One need not even ascribe the hostility and suspicion behind the latter view to malice. Rather, the workings of Amherst government have become too complex for all 240 Town Meeting members to follow in detail. As a result, some see in the apparent unity of Select Board, Planning Board, and Finance Committee evidence of some sinister collusion rather than the reflection of an intensively deliberative year-long process that, by scrutinizing all possible objections and alternatives, finally results in consensus.
Bottom line: the combination of structural problem and ideological conflict, combined with an uncompetitive electoral system, creates a perfect storm of institutional gridlock. It is now virtually impossible to get a two-thirds majority (much less civic consensus) on almost any major or comprehensive initiative, with the result that we are forced to undertake piecemeal or incremental action which, in the case of issues such as zoning, makes for bad policy — the very opposite of “comprehensive” planning.
Town Meeting Has Failed
This diagnosis was confirmed for me last fall when Town Meeting approved creation of an Advisory Committee that would “analyze the benefits and impacts” of proposed legislation. The reason: “Many such articles are complex and detailed. Zoning Bylaw changes and proposals for new municipal buildings are two examples. Town Meeting members don’t always have the time to delve into the details of these articles in the depth warranted by them.”
Sit down, take a deep breath, re-read that statement, and consider the implications: Town Meeting members do not have the time to do the job they took on when they stood for office.
Proponents presented this as an imaginative and heroic reform, unaware that it was in fact an implicit admission of abject failure. If Town Meeting members cannot do their individual jobs, then Town Meeting as an institution cannot do its job. Q.E.D.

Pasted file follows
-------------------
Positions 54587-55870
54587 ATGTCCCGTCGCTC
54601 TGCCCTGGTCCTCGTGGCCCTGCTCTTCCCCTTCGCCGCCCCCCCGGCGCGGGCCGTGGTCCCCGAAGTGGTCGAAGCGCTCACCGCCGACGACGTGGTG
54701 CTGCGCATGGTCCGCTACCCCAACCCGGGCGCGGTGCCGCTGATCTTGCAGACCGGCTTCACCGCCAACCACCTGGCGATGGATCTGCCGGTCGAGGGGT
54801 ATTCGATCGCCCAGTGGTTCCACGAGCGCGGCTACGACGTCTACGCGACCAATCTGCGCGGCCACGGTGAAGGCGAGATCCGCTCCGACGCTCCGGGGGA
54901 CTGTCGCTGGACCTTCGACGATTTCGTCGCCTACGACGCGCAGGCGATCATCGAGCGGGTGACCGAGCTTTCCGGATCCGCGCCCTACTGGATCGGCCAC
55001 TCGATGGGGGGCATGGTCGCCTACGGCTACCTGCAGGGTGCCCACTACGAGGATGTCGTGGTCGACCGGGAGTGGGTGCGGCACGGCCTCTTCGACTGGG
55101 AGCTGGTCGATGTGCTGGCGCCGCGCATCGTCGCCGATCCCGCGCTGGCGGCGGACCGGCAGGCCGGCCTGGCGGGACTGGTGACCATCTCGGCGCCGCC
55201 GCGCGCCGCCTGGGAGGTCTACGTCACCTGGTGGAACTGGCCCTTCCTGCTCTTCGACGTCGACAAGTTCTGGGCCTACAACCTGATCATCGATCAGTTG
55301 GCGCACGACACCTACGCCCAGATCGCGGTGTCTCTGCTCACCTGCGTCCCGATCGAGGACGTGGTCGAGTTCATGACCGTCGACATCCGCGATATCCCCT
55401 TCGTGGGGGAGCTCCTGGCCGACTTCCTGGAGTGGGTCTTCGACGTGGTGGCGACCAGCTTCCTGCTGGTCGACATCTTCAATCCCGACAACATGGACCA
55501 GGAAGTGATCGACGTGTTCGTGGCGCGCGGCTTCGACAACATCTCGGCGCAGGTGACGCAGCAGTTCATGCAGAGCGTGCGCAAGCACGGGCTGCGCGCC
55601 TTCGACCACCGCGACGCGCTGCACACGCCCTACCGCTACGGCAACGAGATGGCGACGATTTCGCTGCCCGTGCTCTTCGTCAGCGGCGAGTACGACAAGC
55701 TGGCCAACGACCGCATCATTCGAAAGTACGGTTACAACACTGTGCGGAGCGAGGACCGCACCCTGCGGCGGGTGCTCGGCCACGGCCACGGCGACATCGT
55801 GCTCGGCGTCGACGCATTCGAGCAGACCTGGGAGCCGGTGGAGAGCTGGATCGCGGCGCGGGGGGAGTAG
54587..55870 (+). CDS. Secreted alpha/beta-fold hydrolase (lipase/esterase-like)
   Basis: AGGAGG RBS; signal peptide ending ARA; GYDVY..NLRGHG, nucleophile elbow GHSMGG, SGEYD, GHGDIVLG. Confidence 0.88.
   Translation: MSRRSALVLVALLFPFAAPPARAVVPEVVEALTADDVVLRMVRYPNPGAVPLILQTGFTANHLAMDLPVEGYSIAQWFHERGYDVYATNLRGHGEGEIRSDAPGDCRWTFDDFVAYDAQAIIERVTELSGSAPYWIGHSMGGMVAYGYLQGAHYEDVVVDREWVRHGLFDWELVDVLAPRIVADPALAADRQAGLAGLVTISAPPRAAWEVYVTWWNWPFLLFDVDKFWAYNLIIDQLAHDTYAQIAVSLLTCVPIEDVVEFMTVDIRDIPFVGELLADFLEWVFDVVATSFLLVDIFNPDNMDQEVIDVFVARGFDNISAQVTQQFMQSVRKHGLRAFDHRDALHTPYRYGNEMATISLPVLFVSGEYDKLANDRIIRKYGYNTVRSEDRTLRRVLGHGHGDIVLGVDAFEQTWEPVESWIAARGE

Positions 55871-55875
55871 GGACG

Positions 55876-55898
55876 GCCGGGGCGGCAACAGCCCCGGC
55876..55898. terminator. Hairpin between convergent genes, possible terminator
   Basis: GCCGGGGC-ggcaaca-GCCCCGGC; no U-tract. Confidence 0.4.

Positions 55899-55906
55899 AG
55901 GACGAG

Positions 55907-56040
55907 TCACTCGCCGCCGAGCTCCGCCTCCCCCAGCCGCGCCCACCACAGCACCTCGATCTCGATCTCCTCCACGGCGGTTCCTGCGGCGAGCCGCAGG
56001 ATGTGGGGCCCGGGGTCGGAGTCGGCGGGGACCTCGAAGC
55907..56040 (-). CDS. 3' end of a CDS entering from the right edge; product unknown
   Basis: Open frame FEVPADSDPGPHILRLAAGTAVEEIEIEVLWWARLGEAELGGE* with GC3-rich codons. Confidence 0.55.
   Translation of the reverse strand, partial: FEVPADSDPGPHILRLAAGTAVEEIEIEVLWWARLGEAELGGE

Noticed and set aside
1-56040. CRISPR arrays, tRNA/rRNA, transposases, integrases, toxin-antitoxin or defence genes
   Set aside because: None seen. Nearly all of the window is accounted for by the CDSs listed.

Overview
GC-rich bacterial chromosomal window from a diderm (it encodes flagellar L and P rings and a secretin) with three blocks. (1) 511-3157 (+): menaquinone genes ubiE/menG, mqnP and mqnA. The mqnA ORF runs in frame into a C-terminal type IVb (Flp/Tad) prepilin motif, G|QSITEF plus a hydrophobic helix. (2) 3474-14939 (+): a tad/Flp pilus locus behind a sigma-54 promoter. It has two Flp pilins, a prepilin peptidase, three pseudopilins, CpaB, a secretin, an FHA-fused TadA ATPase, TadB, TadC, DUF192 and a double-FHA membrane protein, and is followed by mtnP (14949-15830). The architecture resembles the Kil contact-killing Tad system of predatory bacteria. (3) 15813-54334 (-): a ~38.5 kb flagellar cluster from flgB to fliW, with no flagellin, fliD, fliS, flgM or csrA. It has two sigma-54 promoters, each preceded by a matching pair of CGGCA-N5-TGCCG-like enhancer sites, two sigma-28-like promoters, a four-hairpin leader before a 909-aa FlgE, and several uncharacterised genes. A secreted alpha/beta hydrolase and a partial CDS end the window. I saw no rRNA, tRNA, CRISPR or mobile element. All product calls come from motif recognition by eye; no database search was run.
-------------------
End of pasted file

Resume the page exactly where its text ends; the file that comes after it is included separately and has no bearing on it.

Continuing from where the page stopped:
Further: the new committee is also needed because “the recommendations of the Select Board and its [?! we own or control no one] Boards and Committees are perceived to have a ‘Town Hall bias.’” Tarring the work of the Select Board and other bodies made up of honest and dedicated fellow volunteers with the brush of bias is not how the average person understands acting as a “check” on the executive branch, as Charter opponents claim to be doing.
The system is broken, but we cannot even attempt to discuss it because its defenders deny there is any serious problem. The body politic is heading for complete system shutdown, while Town Meeting proponents blithely prescribe band-aids: white voting cards, publication of members’ email addresses, and now a committee to do members’ homework for them. As this week’s Amherst Bulletin editorial trenchantly put it, “It’s time to stop tinkering with Town Meeting in an effort to improve a legislative body that was devised for a different era.” Switching to a 13-member council would make the duties of the officeholders readily apparent — and their performance more evident to public scrutiny.
Government for the Twenty-First Century, Not the Seventeenth
I have friends on the other side of the Charter debate. We share many general progressive values and goals for Amherst but differ largely as to how best to achieve them.
Just as I respect the reasons that they are so committed to the current system, I hope they will respect mine as I conclude that it has become inadequate. I don’t expect to change their minds. Instead, I address myself here to the undecided.
As I have often said, I actually enjoy Town Meeting and would honestly miss that experience as well as the loss of a venerable historical tradition, were it to disappear. That said, personal enjoyment and sentimentality are not sound principles on which to choose a system of government.
Sadly, I have come to the conclusion that this system, which originated in Massachusetts in 1633, was established here in Amherst in 1735 and then modernized in 1938, is no longer capable of addressing either the challenges or the opportunities of the far more complex world of 2018 and beyond. We need year-round government that is well-informed, efficient, and accountable — to a population of 38,000 rather than 7,000.
In endorsing the Charter, I am of course voting for the common good against my own self-interest — advocating the abolition of an office to which I have been elected, unopposed, for three terms, and which brings me only modest annual financial remuneration. But isn’t that the essence of ethical politics?
Please join me in voting “Yes.”
Jim Wald is a member of the Select Board, and past Town Meeting Member, Chair of the Historical Commission, and Chair of the Comprehensive Planning Committee. He is an associate professor of history at Hampshire College.